Online Activities

Through participating in various online activities, students can gain knowledge and skills from multiple sources — the instructor, the learning content, and their peers. Effective learning activities are those that not only drive students to learn, but also engage them in the learning.

Start with an overview about student engagement online (video).

To achieve this goal, instructors are recommended to incorporate Active Learning principles that may guide them through the design of learning activities.

Active Learning is an emerging learning theory that promotes student engagement in, and interaction with, learning content. Active Learning is the opposite of traditional learning, which is usually depicted as instructors lecturing and students listening. When Active Learning is integrated, students would interact with learning content in ways that stimulate cognitive thinking and authentic learning.

How to apply Active Learning in designing activities

When designing online activities for either an online class or a blended course, strive to follow the guidelines below:

  • incorporate activities that would elicit student input in diverse ways and through various modes of communication (e.g., writing, performing, discussing, etc.)
  • create opportunities for students to apply learned content in meaningful context
  • design authentic learning experience that students can connect with
  • integrate motivational elements to make activities fun and engaging

For any activity you plan to incorporate into your course, it is recommended that the following elements about the activity are provided to the students:

  • The purpose of an activity — how it will benefit students and move them towards the attainment of course and personal goals.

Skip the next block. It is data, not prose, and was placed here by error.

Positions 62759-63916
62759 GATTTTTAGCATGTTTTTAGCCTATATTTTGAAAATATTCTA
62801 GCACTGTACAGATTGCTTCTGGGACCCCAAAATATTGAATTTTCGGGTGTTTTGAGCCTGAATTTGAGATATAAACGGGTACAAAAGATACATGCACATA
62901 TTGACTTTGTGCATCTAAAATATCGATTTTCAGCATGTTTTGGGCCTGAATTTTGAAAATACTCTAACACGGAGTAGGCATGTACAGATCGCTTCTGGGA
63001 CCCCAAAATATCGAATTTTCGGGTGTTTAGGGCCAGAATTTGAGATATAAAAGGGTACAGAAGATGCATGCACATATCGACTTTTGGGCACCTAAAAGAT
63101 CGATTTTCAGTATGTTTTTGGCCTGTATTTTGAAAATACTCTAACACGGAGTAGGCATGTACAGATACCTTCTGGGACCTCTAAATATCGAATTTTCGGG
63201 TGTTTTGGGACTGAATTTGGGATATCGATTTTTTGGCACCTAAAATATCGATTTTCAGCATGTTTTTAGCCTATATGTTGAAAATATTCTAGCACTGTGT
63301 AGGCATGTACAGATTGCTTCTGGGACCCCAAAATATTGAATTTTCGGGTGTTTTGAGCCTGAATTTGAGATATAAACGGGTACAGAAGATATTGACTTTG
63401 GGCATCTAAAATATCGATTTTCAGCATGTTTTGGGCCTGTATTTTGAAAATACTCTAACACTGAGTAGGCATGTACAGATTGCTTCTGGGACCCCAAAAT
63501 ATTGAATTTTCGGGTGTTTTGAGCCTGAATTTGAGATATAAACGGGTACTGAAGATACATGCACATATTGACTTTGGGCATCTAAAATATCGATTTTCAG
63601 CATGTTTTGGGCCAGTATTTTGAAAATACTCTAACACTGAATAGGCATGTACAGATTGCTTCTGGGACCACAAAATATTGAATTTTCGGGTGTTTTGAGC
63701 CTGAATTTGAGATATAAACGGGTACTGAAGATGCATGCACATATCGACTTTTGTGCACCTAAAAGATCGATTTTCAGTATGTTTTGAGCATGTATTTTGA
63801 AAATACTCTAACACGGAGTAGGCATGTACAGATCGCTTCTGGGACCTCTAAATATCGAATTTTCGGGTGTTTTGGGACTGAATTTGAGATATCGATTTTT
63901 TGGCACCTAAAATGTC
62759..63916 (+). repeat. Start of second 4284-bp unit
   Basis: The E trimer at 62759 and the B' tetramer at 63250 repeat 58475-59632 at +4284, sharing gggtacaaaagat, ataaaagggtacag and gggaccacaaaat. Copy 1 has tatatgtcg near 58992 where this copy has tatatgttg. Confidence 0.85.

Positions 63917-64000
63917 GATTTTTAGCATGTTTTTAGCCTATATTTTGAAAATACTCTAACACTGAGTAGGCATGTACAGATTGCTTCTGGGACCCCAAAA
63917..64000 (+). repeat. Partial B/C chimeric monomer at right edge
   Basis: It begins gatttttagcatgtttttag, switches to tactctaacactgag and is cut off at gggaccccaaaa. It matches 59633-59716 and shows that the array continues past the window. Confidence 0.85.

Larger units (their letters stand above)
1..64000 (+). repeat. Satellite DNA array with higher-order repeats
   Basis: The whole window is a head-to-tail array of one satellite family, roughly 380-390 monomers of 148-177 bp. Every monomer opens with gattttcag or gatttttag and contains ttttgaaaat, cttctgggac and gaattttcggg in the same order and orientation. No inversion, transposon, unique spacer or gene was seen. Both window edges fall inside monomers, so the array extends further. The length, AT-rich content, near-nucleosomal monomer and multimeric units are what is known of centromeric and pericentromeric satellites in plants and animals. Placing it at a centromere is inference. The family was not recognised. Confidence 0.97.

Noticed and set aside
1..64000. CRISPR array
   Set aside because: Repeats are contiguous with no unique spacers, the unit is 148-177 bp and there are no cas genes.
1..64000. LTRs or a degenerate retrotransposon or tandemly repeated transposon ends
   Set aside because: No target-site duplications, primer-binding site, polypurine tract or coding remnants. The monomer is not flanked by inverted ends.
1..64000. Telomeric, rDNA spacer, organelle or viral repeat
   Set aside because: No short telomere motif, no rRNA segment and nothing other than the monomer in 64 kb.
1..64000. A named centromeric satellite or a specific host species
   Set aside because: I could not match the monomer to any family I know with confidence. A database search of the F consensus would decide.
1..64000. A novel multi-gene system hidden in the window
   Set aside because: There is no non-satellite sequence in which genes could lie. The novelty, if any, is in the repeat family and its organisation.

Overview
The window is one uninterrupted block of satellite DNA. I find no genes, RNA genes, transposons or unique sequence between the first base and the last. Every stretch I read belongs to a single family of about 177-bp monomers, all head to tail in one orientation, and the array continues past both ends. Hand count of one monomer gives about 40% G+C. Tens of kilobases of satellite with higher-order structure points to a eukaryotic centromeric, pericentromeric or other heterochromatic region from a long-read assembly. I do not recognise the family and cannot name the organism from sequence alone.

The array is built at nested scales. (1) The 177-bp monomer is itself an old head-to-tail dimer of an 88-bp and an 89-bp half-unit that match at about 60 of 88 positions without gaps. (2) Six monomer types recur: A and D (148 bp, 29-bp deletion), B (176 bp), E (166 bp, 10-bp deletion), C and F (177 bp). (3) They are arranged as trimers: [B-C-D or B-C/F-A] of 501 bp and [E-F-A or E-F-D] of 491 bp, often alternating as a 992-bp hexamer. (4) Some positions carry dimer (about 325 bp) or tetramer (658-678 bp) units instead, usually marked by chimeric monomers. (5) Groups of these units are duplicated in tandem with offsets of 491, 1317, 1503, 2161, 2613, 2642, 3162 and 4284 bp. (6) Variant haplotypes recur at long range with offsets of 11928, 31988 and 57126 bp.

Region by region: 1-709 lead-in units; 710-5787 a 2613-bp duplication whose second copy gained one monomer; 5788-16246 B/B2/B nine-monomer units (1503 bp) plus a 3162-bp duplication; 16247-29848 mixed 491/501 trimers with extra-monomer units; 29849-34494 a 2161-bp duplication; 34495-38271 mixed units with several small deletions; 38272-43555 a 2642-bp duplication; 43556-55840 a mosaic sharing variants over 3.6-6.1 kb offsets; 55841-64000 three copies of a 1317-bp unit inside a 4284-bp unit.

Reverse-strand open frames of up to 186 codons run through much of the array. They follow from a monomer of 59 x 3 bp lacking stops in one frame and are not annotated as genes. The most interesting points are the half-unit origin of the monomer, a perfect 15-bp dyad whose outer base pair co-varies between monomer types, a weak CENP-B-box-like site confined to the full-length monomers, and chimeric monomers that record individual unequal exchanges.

• The requirements of the activity due dates, grading guidelines (rubrics), required resources, estimated time to complete, where and how to access materials and submit assignments.

What are some frequently employed online activities?

Review online activities with examples at the University of Illinois Online Instructional Activities Index.

Student Interaction with Instructional Content


Break content down into digestible units to help students process it more easily and to quickly return to discrete topics for review. For example, instead of providing one long video containing multiple topics, create multiple short videos (no more than six minutes) by topic.

If possible, present the same content using multiple types of media (e.g., text, video, presentation slides), to accommodate students with different learning styles.


  • read articles
  • review (specific portions of) websites
  • read book chapters
  • watch a brief video lecture from the instructor; ensure you follow best practices when developing instructional videos (PDF)
  • view PowerPoint slides with narration or narrative notes
  • watch videos from Cook Library’s digital collection

Communication: Online Discussions


Online discussions are often most effective if used with small groups of students. Use best practices in designing online discussions (DOC). Ensure you provide specific instruction and grading criteria related to students expectations. Describe student responsibilities and roles. 

Design rigorous online discussions (video).

Towson faculty discuss ways to connect with students in this video.


  • participate in online discussions or debates
  • conduct peer reviews
  • participate in case studies



Timely feedback is essential for student success. Schedule time to respond to assessments quickly. When appropriate for the content, tools that provide instant feedback to students should be considered adopting first.

Towson faculty discuss their approaches to assessment in this video.


  • complete a quiz
  • design a portfolio
  • create a video or movie
  • write a paper